Fake art harms culture

Fake Art Copyright Agency | Viscopy's Trish Adjei with artists from the Buku-Larrnggay Mulka Centre holding the letter to government. Photograph by Gabrielle Sullivan.

Copyright Agency | Viscopy is working with industry partners on a campaign to highlight the way fake art and crafts is harming Aboriginal and Torres Strait Islander cultures with an information stand at the major art fairs in Darwin, Cairns and Alice Springs.

Fake arts and crafts is not only disrespectful to Aboriginal and Torres Strait Islander cultures and artists who spend hundreds of hours working on authentic artworks and products, it also violates Indigenous stories, imagery, knowledge and heritage.

That’s why Copyright Agency | Viscopy has partnered with the Indigenous Art Code, Arts Law Centre of Australia and the key peak industry bodies ANKAA, Desart, IACA, Ananguku arts, AACHWA and Umi arts. Ownership, responsibility and control by Aboriginal and Torres Strait Islander peoples of their cultural heritage is paramount. It is a way of economic empowerment for those artists who earn money from selling, reselling and reproducing their works through sale, copyright and resale royalties.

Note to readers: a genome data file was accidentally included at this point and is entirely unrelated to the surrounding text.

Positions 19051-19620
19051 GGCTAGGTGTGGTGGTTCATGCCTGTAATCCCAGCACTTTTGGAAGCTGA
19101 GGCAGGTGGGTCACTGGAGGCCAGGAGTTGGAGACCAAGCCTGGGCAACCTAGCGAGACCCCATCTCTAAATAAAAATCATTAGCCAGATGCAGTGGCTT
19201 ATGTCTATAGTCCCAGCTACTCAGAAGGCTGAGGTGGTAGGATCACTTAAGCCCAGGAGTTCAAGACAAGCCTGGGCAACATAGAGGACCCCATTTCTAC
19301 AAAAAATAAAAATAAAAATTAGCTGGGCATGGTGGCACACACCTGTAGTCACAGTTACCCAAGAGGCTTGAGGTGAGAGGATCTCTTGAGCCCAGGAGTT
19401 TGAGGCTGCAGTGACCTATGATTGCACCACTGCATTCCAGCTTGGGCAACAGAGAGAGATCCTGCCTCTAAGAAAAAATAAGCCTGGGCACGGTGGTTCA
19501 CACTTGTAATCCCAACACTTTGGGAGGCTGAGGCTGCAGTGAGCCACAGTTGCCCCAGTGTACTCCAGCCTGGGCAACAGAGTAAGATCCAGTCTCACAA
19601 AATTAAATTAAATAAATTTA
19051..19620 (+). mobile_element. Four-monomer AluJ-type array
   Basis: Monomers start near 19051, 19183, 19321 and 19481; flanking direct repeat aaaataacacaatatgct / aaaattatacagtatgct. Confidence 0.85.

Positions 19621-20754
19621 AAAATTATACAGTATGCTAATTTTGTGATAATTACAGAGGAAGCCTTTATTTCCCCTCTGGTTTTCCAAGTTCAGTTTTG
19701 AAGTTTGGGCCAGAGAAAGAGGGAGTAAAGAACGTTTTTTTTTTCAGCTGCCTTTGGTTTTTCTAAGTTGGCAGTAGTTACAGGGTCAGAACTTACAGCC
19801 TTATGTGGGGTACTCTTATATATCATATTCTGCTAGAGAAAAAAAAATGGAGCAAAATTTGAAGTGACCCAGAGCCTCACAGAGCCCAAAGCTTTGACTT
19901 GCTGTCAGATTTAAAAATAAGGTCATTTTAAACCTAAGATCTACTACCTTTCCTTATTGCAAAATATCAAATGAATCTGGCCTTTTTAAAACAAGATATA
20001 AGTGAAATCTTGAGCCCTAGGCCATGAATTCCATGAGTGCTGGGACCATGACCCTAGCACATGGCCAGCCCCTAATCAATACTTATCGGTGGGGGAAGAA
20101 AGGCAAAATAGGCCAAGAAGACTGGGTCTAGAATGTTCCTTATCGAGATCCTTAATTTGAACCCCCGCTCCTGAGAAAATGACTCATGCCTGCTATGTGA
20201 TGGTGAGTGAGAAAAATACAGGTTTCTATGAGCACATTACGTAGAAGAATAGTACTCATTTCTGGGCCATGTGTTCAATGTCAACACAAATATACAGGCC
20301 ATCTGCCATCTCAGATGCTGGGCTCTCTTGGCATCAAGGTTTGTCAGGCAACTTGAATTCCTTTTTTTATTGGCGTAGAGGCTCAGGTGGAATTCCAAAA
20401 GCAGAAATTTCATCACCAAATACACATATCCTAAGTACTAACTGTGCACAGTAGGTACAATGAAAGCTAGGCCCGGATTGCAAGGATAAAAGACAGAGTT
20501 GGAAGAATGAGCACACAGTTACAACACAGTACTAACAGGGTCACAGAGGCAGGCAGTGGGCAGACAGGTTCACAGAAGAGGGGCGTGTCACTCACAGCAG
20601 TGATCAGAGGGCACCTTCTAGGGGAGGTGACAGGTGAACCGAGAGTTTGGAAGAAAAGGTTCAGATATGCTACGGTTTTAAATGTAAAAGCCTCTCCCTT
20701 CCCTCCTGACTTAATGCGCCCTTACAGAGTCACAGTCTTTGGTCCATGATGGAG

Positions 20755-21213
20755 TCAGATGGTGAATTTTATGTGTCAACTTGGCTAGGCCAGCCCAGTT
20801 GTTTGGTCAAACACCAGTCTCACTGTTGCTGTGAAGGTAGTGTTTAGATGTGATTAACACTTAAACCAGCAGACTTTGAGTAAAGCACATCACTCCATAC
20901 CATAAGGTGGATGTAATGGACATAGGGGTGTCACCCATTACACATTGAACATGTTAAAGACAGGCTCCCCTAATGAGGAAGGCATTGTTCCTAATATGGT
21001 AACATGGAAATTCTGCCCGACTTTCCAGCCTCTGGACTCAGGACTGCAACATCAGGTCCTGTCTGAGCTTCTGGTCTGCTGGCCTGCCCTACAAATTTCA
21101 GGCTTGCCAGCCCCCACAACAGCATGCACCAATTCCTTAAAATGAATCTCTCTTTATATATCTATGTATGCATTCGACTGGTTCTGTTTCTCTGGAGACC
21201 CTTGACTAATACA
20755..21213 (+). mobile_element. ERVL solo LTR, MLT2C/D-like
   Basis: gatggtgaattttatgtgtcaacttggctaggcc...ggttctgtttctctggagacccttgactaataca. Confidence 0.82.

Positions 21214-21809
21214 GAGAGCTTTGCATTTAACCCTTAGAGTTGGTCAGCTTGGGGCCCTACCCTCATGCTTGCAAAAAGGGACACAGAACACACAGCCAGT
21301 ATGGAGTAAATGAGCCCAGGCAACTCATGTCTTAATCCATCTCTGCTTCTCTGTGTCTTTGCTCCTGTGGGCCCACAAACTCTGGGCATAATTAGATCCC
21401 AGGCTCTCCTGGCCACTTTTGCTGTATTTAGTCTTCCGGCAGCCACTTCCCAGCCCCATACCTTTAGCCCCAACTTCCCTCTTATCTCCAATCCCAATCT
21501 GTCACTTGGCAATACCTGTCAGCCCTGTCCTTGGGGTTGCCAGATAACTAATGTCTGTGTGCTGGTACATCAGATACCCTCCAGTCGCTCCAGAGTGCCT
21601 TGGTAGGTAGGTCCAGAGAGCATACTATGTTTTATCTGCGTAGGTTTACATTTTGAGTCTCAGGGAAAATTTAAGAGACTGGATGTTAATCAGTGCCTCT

The stand showcases the large amount of ‘Aboriginal style’ arts and craft available for sale in outlets primarily directed at the tourist market in the major Australian tourist precincts of Sydney, Melbourne, Adelaide, Alice Springs, Cairns, Darwin, Fremantle and Perth. The stand displays banners showing real conversations from buyers who went into these tourist art shops and purchased Aboriginal style arts and crafts. The stand also had a letter signed by numerous Aboriginal artists, arts workers, consumers and industry representatives calling for better Commonwealth legislation to protect Aboriginal and Torres Strait Islander culture, arts and knowledge and for the ACCC to run a campaign to inform consumers about what action they can take.